(Image from Chase Bank)

3X Points on Travel & Dining

All your travel and dining expenses will earn 3X the amount of Chase Ultimate Rewards points – anywhere in the world.

If you spend a good amount of money on travel or dining, the triple points really help in boosting your Chase points balance.

Screenshot of 3X dining bonus on the Chase Sapphire Reserve card
(Image from Chase Bank)

Trip Delay Reimbursement

You get to airport, check your bags, go through security, and head over to your gate. The screen says there’s only 30 minutes left before boarding, but uh oh – the flight status just changed to “delayed” and another 30 minutes get added to the estimated departure time.

Then another 30 minutes…

And then another hour…

If you’re really unlucky, your evening flight got cancelled and now you’re re-booked for the next morning.

Does this sound familiar?

Enter your superhero! Is it a bird? Is it a plane? Is it even Superman? No?!?

It’s your Chase Sapphire Reserve card! With this card, Chase will cover you for unreimbursed expenses, up to $500 per ticket, for flights delayed more than 6 hours or ones that require an overnight stay.

I wrote about how my wife and I got stuck overnight in Washington, D.C. We turned it from an inconvenience to a day tour of our nation’s capital. Chase paid us $1,000 for the experience thanks for the trip delay benefit:

Screenshot of trip delay benefit payment because of the Chase Sapphire Reserve card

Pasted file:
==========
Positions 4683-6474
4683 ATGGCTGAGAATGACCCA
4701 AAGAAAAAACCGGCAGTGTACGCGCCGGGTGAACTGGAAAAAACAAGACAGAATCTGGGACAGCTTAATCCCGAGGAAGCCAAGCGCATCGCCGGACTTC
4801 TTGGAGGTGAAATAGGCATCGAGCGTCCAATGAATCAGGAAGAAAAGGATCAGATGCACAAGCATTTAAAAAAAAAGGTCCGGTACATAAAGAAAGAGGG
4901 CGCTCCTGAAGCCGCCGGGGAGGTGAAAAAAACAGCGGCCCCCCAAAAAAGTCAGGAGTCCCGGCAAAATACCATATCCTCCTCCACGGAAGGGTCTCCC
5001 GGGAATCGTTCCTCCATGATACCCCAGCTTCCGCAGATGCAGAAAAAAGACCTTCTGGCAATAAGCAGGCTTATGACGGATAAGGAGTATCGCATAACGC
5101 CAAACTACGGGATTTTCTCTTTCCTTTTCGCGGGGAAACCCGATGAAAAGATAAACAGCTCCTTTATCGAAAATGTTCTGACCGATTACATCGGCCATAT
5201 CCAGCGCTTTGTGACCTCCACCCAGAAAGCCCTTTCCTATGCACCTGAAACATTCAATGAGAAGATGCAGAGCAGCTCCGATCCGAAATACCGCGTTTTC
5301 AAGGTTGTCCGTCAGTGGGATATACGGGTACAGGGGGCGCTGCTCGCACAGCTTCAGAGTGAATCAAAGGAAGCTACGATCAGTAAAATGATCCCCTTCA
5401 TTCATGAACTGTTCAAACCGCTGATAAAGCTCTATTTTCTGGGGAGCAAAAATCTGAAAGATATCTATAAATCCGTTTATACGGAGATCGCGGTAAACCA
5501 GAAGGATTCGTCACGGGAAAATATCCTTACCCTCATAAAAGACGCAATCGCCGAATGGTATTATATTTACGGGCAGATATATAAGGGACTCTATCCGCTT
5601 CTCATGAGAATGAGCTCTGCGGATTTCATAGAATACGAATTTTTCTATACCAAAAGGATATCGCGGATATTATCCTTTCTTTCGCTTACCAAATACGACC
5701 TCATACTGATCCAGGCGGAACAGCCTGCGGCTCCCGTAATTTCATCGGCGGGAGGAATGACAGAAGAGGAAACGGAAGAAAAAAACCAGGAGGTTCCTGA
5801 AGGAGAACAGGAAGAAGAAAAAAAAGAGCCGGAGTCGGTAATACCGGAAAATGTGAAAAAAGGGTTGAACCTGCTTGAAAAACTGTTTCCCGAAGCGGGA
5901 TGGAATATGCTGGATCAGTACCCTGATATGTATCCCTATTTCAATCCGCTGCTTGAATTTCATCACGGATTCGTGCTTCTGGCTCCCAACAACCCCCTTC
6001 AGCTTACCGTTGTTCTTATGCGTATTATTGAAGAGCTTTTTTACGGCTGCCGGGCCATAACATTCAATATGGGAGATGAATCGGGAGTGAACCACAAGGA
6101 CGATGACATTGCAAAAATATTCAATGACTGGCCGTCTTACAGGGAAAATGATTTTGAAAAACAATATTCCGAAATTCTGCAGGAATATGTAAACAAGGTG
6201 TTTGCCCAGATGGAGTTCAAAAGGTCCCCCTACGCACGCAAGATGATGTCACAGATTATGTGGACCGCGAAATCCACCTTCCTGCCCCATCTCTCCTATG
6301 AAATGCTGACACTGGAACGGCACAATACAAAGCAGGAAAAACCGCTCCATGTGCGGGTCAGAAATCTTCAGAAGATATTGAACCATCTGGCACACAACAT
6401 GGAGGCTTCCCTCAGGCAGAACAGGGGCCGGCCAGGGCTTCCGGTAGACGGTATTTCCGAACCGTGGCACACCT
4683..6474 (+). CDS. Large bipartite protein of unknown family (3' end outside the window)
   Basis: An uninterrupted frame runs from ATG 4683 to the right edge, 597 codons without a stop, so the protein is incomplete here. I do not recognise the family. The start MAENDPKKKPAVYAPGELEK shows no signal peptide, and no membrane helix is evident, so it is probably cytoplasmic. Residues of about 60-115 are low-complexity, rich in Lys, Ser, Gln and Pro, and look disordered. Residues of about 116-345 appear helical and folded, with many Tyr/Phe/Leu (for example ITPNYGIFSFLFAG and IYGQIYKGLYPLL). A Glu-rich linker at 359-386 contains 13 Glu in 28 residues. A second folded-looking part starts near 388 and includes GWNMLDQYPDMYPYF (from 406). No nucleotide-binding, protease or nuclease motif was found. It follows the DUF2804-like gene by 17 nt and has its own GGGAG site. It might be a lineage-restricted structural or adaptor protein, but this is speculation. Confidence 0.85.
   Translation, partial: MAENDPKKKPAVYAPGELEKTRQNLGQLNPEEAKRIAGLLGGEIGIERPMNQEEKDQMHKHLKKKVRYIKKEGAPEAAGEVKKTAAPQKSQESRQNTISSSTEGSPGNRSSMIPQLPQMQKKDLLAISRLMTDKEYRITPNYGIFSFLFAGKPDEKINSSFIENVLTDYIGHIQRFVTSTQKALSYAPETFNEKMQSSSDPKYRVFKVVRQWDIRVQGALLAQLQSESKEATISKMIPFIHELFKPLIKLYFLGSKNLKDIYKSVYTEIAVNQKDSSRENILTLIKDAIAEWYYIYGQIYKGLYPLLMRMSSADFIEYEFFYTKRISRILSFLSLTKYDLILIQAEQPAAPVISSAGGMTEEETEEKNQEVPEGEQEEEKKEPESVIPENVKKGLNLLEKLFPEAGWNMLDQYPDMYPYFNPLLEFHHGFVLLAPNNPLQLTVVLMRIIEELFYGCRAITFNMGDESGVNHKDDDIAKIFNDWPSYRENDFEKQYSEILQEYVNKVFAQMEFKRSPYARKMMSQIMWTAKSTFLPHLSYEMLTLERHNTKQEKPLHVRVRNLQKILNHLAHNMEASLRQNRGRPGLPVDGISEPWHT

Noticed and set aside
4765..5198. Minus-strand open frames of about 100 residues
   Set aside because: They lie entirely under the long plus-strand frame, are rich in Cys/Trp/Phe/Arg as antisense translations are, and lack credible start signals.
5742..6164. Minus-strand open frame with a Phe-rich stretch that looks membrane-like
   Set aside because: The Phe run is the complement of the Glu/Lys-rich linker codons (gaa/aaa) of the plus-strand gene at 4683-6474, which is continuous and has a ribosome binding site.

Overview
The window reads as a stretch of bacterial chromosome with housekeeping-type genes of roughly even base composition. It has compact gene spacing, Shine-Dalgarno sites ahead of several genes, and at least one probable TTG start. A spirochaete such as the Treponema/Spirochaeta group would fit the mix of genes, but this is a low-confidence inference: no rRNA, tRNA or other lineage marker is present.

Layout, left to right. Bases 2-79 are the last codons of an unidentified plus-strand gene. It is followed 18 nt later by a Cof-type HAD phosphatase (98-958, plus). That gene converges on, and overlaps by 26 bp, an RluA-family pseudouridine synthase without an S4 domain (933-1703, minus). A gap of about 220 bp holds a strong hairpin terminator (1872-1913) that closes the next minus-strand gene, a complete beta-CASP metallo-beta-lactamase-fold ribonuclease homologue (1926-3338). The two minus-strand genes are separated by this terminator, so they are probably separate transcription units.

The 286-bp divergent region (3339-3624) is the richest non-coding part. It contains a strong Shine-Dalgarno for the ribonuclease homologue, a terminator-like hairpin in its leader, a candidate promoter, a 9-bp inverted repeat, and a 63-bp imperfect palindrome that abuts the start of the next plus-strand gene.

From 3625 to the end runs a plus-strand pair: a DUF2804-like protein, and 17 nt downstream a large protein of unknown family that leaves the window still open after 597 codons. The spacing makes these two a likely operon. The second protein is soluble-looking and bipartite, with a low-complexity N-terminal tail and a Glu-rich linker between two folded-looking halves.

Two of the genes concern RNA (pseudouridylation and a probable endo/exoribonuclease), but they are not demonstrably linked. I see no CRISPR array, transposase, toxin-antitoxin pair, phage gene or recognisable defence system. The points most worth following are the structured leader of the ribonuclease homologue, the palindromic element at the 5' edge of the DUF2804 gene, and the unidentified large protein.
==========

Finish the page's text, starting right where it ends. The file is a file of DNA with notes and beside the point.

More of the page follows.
(Screenshot from Chase Bank)

Baggage Delay

Chase Sapphire Reserve benefit of baggage delay insurance
(Image from Chase Bank)

Chase will give you $100 per day for up to 5 days if your luggage is delayed. This is another handy benefit I’ve taken advantage of. There’s been quite a few times where my bags didn’t make the same flight I was on. I use this benefit to buy things like a toothbrush, shaver, pajamas, and a change of clothes for the next day.

Purchase Protection

Chase Sapphire Reserve benefit of Purchase Protection
(Image from Chase Bank)

Did you ever buy something and accidentally broke it? Or maybe it was stolen at a social event?

Calling all damaged and stolen iPhones!

Well, Chase’s Purchase Protection will reimburse you against damage and theft up to $10,000 per incident.

So go ahead, drop that phone in the toilet 🙂

I’m kidding! But when those oopsie moments happen, you can ease your mind that it’s not the end of the world.

Return Protection

Chase Sapphire Reserve benefit of Return Protection
(Image from Chase Bank)

There’s probably been a time where you bought something and had buyer’s remorse. Perhaps you’ve used it once or twice, but quickly realized it wasn’t for you. What if the store doesn’t take it back?

Chase will allow you to return it to them and they will reimburse you for the cost of the purchase, up to $500 per item.

Priority Pass Airport Lounge Access

Chase Sapphire Reserve benefit of Priority Pass airport lounge access
(Image from Chase Bank)

Most people arrive at the airport early to make sure they don’t miss their flights. Sometimes it’s too early. Do you really want to wait by the gate in those uncomfortable chairs?

Of course not.

Relax in one of the 1,200+ Priority Pass lounges instead. Most of them aren’t swanky ones with fine champagne like the airline-owned lounges, but they’re plenty comfortable with free food and drinks, like this one in Kiev:

(Airport lounge in Kyiv Boryspil International Airport, November 2011. JOHN PHAM/THE MONEY NINJA)

Global Entry or TSA Pre Fee Credit

Chase Sapphire Reserve benefit of free Global Entry and TSA Pre
(Image from Chase Bank)

Chase will pay for your Global Entry or TSA Pre application fee and every time you need to renew it too.